islamic ceramics , minaiware , ceramics conservation , behind the scenes , objects conservation , CAMConservation
This week in Objects Conservation: This beautiful 12th C Mina’i ceramic bowl is in the lab being conserved. Like many similar ceramic pieces, this was conserved in the past using an animal glue that has now deteriorated. The glaze on this object is crackled and has become unstable. It is at risk of detaching from the ceramic body.
In order to stabilize the piece, the deteriorated animal glue is softened and removed in a humidity chamber, seen in this photo. The humidity chamber allows the joins to slowly release, causing limited stress to the glaze and ceramic body.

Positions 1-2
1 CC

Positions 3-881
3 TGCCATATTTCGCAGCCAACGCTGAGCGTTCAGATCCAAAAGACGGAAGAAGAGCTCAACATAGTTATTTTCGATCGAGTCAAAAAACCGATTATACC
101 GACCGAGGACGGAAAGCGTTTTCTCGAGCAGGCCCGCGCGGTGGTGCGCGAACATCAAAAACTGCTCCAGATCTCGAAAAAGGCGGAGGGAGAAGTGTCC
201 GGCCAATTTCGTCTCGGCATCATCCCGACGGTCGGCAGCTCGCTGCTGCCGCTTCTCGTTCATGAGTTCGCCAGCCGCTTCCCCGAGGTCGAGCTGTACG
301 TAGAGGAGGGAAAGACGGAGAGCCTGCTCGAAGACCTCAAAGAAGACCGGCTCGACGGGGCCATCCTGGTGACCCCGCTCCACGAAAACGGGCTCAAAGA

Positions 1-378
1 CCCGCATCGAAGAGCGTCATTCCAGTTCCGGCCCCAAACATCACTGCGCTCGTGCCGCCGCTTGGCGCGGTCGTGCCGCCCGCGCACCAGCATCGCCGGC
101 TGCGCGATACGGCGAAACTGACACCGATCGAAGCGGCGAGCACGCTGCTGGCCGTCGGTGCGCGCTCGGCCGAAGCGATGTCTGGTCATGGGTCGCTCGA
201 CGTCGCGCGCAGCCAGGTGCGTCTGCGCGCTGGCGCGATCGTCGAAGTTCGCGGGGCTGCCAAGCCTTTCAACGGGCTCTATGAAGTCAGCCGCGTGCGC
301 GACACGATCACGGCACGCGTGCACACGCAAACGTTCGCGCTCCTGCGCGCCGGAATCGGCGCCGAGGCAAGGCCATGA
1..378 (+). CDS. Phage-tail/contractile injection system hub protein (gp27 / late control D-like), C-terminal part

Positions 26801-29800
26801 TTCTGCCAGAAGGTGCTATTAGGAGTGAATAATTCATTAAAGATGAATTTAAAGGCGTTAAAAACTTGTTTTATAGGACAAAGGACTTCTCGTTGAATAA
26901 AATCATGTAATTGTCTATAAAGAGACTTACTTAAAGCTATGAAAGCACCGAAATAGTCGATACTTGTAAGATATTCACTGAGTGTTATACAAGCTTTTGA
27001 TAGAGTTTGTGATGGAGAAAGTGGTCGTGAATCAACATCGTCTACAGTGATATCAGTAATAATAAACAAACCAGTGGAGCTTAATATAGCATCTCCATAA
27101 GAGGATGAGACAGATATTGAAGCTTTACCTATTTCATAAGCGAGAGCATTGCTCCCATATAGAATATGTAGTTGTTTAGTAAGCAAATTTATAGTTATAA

The surface of each fragment will be carefully cleaned. Then the surface will be consolidated, or treated with adhesive, to prevent loss of the unstable glaze.
The bowl now exists in over 85 fragments, some of which are incredibly small! Reassembly will start under the microscope with the smallest fragments and build up to the larger pieces. The entire reassembly will likely take several days to complete.
Catch this newly stabilized object back on display in the Islamic galleries later this year!
Deconstructed bowl after humidification:
Bowl Decorated with Seated Figures, late 12th century - early 13th century, Iran, Seljuk period, ceramic with polychrome enamels over white glaze and colors, Given in honor of Mr. and Mrs. Charles F. Williams by their children, 1948.109
The Cincinnati Art Museum is supported by the generosity of tens of thousands of contributors to the ArtsWave Community Campaign, the region's primary source for arts funding.
General operating support provided by: